\[ \begin{aligned} \begin{bmatrix} \boldsymbol{X}'\boldsymbol{W}\boldsymbol{X} & \boldsymbol{X}'\boldsymbol{W}\boldsymbol{Z} \\ \boldsymbol{Z}'\boldsymbol{W}\boldsymbol{X} & \boldsymbol{Z}'\boldsymbol{W}\boldsymbol{Z} + \boldsymbol{\Sigma}^{-1}\\ \end{bmatrix} \begin{bmatrix} \hat{\boldsymbol{\alpha}}\\ \tilde{\boldsymbol{b}}\\ \end{bmatrix} = \begin{bmatrix} \boldsymbol{X}'\boldsymbol{W}\boldsymbol{y}^*\\ \boldsymbol{Z}'\boldsymbol{W}\boldsymbol{y}^* \end{bmatrix} \end{aligned} \]

where

\[ \boldsymbol{y}^* = \boldsymbol{X}\boldsymbol{\alpha} + \boldsymbol{Z}\boldsymbol{b} + \boldsymbol{W}^{-}(\boldsymbol{y}-\boldsymbol{\pi}) \]

is the IWLS “working dependend variable” with \(\boldsymbol{\alpha}\), \(\boldsymbol{b}\), \(\boldsymbol{W}\), and \(\boldsymbol{\pi}\) computed in an earlier iteration.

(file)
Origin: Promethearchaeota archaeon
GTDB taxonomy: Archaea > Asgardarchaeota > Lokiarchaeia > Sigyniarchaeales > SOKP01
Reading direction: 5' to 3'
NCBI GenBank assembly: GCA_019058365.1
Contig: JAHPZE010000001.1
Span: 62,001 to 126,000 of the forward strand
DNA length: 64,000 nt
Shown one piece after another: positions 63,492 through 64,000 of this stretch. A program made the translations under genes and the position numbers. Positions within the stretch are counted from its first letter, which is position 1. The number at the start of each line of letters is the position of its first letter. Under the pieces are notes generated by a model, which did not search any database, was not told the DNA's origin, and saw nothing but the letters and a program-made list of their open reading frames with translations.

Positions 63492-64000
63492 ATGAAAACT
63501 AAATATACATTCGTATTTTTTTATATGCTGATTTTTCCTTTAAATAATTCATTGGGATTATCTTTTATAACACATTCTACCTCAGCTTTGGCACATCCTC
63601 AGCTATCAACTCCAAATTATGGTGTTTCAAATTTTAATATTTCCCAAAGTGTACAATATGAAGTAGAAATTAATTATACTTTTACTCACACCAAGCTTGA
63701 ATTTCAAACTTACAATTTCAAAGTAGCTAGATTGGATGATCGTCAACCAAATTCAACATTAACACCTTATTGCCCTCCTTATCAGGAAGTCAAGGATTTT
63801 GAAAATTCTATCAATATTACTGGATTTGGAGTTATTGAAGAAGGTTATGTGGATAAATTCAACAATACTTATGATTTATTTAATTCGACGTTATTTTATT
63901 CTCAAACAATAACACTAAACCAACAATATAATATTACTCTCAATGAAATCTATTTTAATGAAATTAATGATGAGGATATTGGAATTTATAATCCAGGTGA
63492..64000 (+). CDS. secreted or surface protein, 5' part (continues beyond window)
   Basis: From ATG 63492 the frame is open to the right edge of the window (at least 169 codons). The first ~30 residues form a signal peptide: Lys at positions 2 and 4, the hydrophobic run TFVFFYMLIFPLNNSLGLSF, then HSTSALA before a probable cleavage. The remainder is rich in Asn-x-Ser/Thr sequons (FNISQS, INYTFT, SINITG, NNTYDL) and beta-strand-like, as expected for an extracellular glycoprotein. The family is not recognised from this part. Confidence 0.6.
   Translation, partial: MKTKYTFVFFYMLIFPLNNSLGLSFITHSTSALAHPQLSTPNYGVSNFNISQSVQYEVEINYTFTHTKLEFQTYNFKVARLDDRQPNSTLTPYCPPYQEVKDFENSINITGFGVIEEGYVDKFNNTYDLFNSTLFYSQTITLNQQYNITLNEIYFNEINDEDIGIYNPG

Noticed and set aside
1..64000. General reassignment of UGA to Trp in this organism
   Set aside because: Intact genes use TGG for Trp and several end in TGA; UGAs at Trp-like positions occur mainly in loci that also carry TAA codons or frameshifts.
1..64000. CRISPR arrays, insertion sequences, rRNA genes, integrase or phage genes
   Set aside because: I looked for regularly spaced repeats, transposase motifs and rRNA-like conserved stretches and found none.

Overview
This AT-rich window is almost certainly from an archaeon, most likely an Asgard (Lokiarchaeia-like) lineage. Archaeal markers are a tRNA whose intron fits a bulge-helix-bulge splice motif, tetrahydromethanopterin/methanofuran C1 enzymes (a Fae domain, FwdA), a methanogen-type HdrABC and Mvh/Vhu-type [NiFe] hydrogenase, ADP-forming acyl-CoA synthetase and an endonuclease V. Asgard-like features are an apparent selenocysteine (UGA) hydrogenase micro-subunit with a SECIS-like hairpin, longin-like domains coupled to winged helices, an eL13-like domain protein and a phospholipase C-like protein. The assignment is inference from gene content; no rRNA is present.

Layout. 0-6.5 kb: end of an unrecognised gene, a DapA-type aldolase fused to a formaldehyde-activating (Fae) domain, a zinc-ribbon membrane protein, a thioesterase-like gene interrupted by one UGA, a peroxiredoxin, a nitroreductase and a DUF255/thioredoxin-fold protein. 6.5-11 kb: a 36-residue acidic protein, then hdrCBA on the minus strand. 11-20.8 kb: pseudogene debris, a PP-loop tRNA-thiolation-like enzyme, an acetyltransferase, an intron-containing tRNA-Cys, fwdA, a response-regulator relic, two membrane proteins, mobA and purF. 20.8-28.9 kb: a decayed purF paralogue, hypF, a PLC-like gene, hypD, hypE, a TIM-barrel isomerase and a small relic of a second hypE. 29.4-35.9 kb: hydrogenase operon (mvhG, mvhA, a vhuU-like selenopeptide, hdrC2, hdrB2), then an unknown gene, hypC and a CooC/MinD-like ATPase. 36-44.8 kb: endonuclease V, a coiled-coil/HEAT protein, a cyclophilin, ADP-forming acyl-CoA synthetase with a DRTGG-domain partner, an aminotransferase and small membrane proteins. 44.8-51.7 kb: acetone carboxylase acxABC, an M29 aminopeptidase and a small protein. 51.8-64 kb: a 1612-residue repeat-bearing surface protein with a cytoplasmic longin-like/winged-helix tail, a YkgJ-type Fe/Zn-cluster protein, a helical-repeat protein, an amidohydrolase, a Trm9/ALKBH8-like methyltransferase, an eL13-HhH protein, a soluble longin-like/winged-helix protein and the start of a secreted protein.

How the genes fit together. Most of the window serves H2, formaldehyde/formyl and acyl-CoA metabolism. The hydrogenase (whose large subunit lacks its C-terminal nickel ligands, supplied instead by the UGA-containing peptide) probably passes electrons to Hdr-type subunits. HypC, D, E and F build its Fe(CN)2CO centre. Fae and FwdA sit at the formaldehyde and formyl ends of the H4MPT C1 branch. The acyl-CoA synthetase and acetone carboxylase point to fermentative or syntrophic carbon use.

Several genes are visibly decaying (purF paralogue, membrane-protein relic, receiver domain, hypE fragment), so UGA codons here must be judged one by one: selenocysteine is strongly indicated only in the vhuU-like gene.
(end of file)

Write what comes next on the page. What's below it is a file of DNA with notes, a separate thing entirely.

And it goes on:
Substitutions lead to the equations:

\[ (\boldsymbol{X}\boldsymbol{V}^-\boldsymbol{X})\hat{\boldsymbol{\alpha}} = \boldsymbol{X}\boldsymbol{V}^-\boldsymbol{y}^* \]

and

\[ (\boldsymbol{Z}'\boldsymbol{W}\boldsymbol{Z} + \boldsymbol{\Sigma}^{-1})\boldsymbol{b} = \boldsymbol{Z}'\boldsymbol{W}(\boldsymbol{y}^*-\boldsymbol{X}\boldsymbol{\alpha}) \]

which can be solved to compute \(\hat{\boldsymbol{\alpha}}\) and \(\tilde{\boldsymbol{b}}\) (for given \(\boldsymbol{\Sigma}\))

Here

\[ \boldsymbol{V} = \boldsymbol{W}^-+\boldsymbol{Z}\boldsymbol{\Sigma}\boldsymbol{Z}' \]

and

\[ \boldsymbol{V}^- = \boldsymbol{W}- \boldsymbol{W}\boldsymbol{Z}'\left(\boldsymbol{Z}'\boldsymbol{W}\boldsymbol{Z}+\boldsymbol{\Sigma}^{-1}\right)^{-1}\boldsymbol{Z}\boldsymbol{W} \]

Following Breslow and Clayton (1993) the variance parameters in \(\boldsymbol{\Sigma}\) are estimated by minimizing